SC: No, no. I mean, the biggest problem was that when I hear a song I love I, don’t want to learn it. I used to when I was a kid, and coming up; but it kind of ruins the magic of the song for me. I hear the notes and I can understand what is going on, but when I put it together with the guitar chords and stuff, it kind of ruins the excitement for me. I don’t know if I’m just like, an immature baby like that, or if I just have a weird view on it - but I don’t want to learn those songs, so I haven’t learned anyone else’s bass parts in a really long time, because I’ve been doing my own thing. So that was the hardest thing. It was a challenge to listen to them and learn. Technically pulling them off, to have my fingers in the right place at the right time wasn’t that difficult, it was the learning, you know? Going back and listening really intently, and putting the headphones in and listening to exactly what the bass was doing at different moments, and learning different fills here and there. So to me, that was the hard part, because I hadn’t done it in so long.
LW: So you played Riot Fest last year, had a blast… I’ve got to ask: What is it going to be like this year? Is it a sophomore feeling almost?
SC: No. I mean, it’s all different bands and stuff. We only did Chicago last year, and that was fantastic. And there was a whole different set of bands; like Public Enemy played right before us, you know? And there were a lot of different genres, while today there are a lot more bands from our kind of scene. Like tonight, the Flaming Lips are headlining, so it doesn’t feel like that thing where you are on the Warped Tour every year and you see some of the bands that are coming back every two years and you got new bands coming up. This is just not an everyday thing, so I don’t feel like an elder statesman or anything like that. I feel lucky that we get to do it again and to expand on it and do Toronto, Chicago and Denver.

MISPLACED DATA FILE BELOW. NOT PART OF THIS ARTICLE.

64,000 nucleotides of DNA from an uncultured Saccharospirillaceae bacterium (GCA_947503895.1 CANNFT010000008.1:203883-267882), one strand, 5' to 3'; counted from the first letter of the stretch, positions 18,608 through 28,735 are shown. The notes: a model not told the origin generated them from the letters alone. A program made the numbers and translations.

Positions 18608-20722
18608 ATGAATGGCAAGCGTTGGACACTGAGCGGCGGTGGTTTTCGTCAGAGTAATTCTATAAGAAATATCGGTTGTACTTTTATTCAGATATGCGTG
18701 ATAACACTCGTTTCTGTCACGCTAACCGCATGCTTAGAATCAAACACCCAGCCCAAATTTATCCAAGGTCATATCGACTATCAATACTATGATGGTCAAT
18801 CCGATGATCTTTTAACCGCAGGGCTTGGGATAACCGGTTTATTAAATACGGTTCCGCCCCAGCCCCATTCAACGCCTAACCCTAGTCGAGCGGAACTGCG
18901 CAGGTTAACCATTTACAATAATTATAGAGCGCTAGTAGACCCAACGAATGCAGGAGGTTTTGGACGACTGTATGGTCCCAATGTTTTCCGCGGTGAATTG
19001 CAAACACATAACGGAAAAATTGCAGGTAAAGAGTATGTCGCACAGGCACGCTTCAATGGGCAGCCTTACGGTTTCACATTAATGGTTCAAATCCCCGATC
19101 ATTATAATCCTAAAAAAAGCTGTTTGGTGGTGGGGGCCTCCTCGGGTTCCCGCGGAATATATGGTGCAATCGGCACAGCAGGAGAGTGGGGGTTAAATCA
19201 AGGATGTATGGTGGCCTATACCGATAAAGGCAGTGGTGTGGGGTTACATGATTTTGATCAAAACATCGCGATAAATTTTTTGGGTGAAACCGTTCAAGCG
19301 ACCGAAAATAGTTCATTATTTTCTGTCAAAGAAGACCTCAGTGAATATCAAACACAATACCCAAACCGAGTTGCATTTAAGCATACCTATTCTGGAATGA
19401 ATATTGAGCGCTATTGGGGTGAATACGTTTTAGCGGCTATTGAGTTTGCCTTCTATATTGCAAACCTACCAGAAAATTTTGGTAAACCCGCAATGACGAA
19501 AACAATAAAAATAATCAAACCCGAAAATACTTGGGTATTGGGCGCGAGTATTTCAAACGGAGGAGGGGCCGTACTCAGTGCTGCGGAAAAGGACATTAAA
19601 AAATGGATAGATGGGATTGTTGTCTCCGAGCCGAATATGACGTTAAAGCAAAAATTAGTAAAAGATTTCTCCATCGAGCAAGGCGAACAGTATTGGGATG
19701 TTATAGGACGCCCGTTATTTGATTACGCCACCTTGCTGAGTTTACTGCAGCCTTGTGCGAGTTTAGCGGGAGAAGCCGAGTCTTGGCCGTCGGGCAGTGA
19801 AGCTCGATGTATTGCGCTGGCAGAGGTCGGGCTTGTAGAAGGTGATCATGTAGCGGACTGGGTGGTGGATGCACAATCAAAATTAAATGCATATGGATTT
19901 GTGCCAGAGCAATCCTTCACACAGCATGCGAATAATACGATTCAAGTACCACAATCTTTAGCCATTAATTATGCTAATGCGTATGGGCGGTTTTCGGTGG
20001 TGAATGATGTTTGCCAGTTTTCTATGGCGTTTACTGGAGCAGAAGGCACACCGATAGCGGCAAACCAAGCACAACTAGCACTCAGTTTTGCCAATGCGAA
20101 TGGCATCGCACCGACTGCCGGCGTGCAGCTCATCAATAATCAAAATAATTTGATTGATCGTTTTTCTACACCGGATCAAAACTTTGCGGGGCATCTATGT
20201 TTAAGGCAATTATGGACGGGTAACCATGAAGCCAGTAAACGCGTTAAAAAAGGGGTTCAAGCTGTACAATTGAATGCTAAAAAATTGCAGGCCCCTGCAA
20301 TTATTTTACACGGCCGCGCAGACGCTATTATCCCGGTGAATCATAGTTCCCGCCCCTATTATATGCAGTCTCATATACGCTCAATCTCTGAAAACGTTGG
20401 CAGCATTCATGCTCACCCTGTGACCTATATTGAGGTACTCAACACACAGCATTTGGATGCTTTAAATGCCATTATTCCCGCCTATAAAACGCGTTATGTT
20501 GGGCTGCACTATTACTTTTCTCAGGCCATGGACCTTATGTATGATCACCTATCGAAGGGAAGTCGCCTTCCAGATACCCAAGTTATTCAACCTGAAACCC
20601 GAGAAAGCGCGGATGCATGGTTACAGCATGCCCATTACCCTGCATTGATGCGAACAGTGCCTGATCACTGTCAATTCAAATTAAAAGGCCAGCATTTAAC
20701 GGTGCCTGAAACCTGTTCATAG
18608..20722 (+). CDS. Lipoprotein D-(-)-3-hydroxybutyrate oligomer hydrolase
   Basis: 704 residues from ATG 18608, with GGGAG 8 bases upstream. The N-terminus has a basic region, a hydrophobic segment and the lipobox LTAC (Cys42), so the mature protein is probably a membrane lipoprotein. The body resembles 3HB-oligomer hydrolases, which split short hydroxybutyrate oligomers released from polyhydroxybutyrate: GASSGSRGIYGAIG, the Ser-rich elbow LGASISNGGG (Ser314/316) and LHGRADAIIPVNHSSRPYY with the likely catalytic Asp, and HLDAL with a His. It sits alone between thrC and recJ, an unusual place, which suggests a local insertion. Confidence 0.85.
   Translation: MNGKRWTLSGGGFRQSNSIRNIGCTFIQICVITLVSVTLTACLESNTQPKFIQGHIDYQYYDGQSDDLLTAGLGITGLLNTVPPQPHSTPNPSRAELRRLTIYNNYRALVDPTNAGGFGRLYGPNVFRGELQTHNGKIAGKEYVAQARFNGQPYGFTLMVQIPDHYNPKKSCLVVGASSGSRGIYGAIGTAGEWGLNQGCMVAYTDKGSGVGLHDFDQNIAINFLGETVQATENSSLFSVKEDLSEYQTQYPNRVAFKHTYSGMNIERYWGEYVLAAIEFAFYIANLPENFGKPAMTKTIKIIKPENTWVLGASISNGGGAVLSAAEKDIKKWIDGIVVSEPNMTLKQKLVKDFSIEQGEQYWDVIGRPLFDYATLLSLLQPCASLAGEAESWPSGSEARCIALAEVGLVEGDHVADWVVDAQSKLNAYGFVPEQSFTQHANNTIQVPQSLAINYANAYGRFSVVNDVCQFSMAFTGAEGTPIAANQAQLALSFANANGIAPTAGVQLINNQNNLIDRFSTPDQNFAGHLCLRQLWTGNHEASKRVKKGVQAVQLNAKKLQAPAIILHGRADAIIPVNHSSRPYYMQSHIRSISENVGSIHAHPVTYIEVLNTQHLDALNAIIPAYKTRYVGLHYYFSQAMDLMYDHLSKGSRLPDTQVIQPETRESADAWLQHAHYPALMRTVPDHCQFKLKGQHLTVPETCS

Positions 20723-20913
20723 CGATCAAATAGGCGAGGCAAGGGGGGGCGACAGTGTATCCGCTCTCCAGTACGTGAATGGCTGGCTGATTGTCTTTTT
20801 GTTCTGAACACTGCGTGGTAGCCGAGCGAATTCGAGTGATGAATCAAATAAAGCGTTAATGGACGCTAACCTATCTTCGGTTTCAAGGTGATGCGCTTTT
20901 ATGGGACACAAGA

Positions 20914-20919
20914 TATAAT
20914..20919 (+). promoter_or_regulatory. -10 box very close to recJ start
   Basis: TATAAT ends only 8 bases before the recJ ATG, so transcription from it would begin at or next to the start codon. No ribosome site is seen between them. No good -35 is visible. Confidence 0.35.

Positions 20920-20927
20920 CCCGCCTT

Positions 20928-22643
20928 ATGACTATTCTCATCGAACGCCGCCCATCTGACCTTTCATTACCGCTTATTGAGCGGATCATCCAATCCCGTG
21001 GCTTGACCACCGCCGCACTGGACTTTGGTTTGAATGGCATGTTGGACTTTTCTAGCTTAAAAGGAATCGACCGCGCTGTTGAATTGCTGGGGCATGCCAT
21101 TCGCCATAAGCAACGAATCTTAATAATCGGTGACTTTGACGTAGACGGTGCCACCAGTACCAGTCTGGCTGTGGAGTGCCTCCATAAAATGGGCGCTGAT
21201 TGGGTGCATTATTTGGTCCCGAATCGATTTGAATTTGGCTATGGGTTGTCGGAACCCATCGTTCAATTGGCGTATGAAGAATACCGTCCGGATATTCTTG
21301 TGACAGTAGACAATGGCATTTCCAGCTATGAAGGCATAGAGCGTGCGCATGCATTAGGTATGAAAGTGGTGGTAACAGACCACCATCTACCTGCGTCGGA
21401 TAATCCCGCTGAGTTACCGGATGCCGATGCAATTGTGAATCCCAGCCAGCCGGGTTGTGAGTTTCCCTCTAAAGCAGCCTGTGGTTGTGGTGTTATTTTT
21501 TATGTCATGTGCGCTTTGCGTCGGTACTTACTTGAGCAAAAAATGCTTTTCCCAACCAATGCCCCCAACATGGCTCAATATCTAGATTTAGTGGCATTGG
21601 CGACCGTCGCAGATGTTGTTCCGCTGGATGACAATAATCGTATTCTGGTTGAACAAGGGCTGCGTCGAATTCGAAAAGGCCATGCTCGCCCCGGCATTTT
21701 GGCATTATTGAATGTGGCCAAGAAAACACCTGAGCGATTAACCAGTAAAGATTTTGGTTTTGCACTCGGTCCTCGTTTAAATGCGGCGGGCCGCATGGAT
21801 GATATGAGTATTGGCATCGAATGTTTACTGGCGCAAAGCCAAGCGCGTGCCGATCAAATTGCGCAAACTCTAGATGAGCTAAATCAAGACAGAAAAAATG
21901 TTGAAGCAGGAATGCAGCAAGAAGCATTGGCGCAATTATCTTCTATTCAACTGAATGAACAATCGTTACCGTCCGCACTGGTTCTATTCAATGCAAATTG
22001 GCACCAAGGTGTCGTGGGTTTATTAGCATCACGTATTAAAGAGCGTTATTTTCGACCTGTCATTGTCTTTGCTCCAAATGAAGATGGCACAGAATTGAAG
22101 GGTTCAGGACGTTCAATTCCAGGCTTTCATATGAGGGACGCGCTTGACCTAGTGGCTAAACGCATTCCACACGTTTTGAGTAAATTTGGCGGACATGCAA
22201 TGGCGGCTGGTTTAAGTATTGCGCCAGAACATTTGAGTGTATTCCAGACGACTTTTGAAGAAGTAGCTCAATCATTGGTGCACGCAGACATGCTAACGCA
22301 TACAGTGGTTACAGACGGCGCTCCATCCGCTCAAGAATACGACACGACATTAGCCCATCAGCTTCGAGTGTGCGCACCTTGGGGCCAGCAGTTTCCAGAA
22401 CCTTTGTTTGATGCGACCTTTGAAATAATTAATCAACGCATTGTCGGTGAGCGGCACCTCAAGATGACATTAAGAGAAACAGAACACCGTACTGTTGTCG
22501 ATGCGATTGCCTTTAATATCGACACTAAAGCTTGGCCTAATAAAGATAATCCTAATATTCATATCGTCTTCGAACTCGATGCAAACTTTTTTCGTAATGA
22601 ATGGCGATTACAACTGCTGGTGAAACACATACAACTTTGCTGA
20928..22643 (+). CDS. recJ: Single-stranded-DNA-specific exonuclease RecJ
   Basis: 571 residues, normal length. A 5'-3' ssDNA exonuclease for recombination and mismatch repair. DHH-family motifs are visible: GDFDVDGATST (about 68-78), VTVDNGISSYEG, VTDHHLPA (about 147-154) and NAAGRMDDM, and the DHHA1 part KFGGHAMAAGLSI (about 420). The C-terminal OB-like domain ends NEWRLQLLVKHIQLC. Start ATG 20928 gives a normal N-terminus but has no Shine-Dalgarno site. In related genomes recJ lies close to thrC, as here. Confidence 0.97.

LW: Well, it’s a rather star-studded line up this year, and you’re not going to get to see a lot of it, because - correct me if I’m wrong - but you’re going on tour tomorrow, eh? You’re starting the second wing of your tour with The Used. Are there any bands you’re really excited to see today or that you wish you could see tomorrow?
SC: Yeah, well, I forget who’s on every other day; I just know who’s playing today. Like I said, the Flaming Lips, and unfortunately, we’re playing the same time as Alkaline Trio, so I’ll miss them. I’m a really big fan. A band called Tittle Fight was on earlier and I didn’t get to see them because I was brushing my teeth - ha ha! So bands like that… New Found Glory as well; I just saw those guys around a little bit and that was good fun.
LW: So just a couple more questions; then we’ll wrap it up. One of the things I’ve had a few chuckles with, and perhaps the most legendary thing of with respect to you guys and Riot Fest, is your feud with the Riot Fest Twitter Guy… What can you tell me about that?
SC: No! Our manager does a lot of tweeting and she loves that dude! Yeah, yeah, yeah… it’s at worst, flirtatious. That guy is awesome! His tweets are so smart and hysterical, and we’re big fans of that dude, for sure. We met him - and I think we drank a little whiskey together - in Chicago last year, and I think we might get to do that again this year. We have to keep his identity a secret.
Shaun and I concluded our twenty-minute interview shortly after with a few photos and kind words. It was purely the stuff of dreams to spend so long talking to a man who through playing his music convinced me to play my own.